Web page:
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Wednesday, May 18, 2022

Big Projects Fill in Where Once Stood Major Aerospace Efforts

Big Projects Fill in Where Once Stood Major Aerospace Efforts

By DANNY KING

Staff Reporter

When Hawthorne was one of the seats of the region’s aerospace business in the middle of the last century, bigger was better. It still is, although the focus has changed.

A two-mile of stretch along El Segundo Boulevard is the focal point for several new projects accounting for millions of square feet of commercial development and hundreds of new homes.

At the city’s northwest border, a joint venture of Kearny Real Estate Co., Catellus Development Corp. and Morgan Stanley is proposing to convert more than 39 Los Angeles Air Force Base acres at El Segundo and Aviation boulevards into about 850 for-sale townhouses.

As part of the project, which would also include rebuilding the 40- to 50-year-old military buildings on the site, 52 acres of the former base would be annexed to Hawthorne from El Segundo, potentially adding 2,500 residents to the South Bay community of more than 86,000. Approval by both city governments could happen as soon as July.

“We’re pleased people think Hawthorne is worth investing in again,” said Gary Parsons, city councilman for Hawthorne. “We’re trying to get a diversified economy.”

Nowhere is the effort more evident than along El Segundo Boulevard between the Air Force base and the former Northrop Grumman Corp. electronic systems campus.

Since the defense giant vacated the 105-acre site three years ago, Lowe Enterprises Inc. has been buying up the property near El Segundo and Crenshaw boulevards piecemeal and redeveloping it into a 1.8 million-square-foot mixed-use project called The Exchange.

Last May, Lowe flipped 12 acres to Lowe’s Cos. Inc. (no relation) for a 170,000-square-foot home improvement center set to open next month. It also wants to develop another 135,000 square feet of retail space nearby and will finish building 500,000 square feet of industrial buildings by the end of the year. Lowe Enterprises bought a 375,000-square-foot office building from Northrop in October.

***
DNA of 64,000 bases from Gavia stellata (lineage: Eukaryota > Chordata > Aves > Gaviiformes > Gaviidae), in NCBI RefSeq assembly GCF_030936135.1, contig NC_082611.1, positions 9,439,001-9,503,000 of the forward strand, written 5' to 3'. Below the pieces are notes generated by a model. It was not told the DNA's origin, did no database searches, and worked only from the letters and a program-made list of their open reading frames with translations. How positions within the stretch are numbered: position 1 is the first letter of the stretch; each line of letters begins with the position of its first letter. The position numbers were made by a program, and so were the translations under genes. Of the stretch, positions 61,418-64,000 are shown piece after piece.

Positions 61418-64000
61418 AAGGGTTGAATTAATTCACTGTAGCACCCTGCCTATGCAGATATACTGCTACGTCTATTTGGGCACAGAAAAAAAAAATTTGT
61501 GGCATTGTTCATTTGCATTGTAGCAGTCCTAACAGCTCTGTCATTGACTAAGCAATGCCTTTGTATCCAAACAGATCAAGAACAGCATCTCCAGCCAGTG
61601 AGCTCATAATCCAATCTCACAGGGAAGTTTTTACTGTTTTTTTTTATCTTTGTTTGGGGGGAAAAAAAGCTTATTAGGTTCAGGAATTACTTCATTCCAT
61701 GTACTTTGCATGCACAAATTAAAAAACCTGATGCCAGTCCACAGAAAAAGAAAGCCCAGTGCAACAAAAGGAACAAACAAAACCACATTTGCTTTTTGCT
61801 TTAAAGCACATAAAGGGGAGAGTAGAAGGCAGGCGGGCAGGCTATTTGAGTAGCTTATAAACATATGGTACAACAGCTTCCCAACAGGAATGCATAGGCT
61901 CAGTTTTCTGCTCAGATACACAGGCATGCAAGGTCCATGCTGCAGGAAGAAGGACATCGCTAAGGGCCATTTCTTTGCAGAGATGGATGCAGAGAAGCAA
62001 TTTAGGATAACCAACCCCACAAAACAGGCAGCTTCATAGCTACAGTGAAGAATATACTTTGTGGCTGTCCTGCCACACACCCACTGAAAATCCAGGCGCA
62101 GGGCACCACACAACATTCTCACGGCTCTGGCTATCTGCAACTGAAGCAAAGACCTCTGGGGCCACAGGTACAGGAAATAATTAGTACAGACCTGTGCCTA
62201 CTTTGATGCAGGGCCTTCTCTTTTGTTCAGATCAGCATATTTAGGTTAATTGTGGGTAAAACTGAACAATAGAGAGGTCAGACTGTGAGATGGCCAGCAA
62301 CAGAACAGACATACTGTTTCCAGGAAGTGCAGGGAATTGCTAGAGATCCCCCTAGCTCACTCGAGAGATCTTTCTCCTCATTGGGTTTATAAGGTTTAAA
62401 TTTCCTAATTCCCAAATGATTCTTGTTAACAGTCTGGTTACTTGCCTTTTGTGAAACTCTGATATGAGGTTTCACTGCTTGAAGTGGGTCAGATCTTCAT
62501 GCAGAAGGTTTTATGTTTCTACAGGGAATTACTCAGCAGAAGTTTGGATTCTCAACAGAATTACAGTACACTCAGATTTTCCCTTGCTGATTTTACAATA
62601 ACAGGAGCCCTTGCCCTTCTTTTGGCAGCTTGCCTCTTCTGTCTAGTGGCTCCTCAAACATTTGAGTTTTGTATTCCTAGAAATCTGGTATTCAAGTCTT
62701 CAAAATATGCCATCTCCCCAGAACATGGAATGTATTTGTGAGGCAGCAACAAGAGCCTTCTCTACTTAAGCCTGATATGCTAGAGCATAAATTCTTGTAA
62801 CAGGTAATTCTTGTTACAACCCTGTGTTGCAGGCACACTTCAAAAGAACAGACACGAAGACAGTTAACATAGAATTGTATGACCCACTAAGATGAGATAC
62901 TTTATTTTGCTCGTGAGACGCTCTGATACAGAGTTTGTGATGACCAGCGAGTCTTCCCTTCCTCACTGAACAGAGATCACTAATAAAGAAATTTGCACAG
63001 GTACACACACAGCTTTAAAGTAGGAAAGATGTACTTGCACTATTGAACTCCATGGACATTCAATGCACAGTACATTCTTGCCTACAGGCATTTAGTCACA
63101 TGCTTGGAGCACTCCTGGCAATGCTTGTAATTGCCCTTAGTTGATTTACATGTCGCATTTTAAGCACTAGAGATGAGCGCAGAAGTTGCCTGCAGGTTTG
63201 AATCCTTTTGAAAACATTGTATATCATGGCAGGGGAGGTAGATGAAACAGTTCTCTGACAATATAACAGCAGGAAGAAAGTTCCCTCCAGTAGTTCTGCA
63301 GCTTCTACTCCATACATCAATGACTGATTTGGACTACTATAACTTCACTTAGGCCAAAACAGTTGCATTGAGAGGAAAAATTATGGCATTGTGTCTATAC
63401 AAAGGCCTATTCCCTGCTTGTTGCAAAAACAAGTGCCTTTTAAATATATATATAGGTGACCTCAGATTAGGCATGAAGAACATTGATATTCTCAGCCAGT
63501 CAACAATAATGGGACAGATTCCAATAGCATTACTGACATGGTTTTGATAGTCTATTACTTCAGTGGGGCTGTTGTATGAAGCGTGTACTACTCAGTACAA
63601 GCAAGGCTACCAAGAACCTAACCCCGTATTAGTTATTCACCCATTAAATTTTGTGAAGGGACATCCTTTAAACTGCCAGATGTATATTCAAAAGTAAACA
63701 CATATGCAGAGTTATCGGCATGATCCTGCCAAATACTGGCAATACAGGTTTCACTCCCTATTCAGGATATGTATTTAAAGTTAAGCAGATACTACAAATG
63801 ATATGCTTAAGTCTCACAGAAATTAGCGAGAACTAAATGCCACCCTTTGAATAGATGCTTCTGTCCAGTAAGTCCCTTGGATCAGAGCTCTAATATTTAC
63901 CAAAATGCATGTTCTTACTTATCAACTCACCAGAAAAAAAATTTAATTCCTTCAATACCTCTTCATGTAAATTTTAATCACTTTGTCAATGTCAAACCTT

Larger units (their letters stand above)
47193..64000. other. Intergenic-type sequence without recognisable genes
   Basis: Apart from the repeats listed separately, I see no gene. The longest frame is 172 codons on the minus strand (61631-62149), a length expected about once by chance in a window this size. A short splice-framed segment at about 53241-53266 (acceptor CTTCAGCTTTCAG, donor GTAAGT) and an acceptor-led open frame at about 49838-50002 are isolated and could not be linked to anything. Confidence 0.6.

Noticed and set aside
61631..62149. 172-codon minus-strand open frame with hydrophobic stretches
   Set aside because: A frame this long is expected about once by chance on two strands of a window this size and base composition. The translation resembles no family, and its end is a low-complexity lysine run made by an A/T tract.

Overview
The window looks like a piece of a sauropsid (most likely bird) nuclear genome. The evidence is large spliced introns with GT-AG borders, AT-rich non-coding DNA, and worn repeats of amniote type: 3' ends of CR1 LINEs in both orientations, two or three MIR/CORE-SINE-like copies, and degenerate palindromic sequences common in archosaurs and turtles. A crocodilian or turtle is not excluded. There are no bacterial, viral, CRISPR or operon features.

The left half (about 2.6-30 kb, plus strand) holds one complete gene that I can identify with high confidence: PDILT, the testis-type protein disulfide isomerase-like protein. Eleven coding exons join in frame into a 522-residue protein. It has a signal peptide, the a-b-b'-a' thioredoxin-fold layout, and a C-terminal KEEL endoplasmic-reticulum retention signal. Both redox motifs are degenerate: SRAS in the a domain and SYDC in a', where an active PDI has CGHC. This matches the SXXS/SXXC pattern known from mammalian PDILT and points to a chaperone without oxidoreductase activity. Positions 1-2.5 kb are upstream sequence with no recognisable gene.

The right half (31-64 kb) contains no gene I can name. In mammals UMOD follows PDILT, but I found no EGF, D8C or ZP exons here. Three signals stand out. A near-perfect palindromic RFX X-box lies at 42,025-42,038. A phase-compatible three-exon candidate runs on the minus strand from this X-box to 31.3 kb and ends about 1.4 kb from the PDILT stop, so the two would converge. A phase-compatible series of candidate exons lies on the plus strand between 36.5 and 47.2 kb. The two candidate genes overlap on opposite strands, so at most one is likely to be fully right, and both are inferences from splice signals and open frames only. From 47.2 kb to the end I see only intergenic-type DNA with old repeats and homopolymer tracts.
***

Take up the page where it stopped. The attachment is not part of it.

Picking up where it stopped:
“The opening of the 105 (Century Freeway) took a remote location and put it right on a freeway,” said Tom Wulf, vice president at Lowe Enterprises. “It’s a land mass that has been underutilized.”

Meanwhile, near El Segundo and Hawthorne boulevards, the city is building a new police station next to the 911 dispatch center that was completed last year. Across the street, developer Charles Co. is converting Hawthorne Plaza from a 900,000-square-foot indoor mall into South Bay Center One, an office complex. It has secured L.A. County as a 170,000-square-foot anchor and only tenant.

“We’re putting commercial where commercial belongs and industrial where industrial belongs,” said Parsons.

Named for author Nathaniel Hawthorne, the city was incorporated in 1922 and evolved into a working class, predominantly white community when the former Northrop Aircraft Inc. opened its plant there in 1939 and Los Angeles Air Force Base opened its facility at El Segundo and Aviation in 1958.

Hawthorne was hit hard by defense cutbacks in the 1990s, however, causing median household income to increase just 3 percent between 1990 and 2000, compared with 21 percent for Los Angeles County overall, according to Census figures.

Last year, homes in Hawthorne, now 44 percent Hispanic, sold for a median price of $255,000, versus $274,000 for L.A. County, according to DataQuick Information Systems.

“Most of the businesses on Hawthorne Boulevard near Rosecrans Avenue went vacant,” said Parsons, a Hawthorne resident since 1991. “Nothing took the place of defense.”

El Segundo Boulevard remains a work in progress. While Rosecrans Avenue to the south has benefited from new commercial development that is making its way east from tonier Manhattan Beach, much of the boulevard is still a hodgepodge of restaurants, stores and houses that have remained unchanged for decades.

Additionally, the new office projects at The Exchange and South Bay Center One are suffering from an office slump that has pushed South Bay vacancies to 18.3 percent for the first quarter, versus 16.1 percent countywide, according to Grubb & Ellis Co.

“We need more job expansion in the South Bay,” said Steve Cramer, senior vice president at Colliers Seeley International, who is one of the brokers marketing South Bay Center. “Until we get it, we’re not going to have anyone to put into South Bay Center One.”




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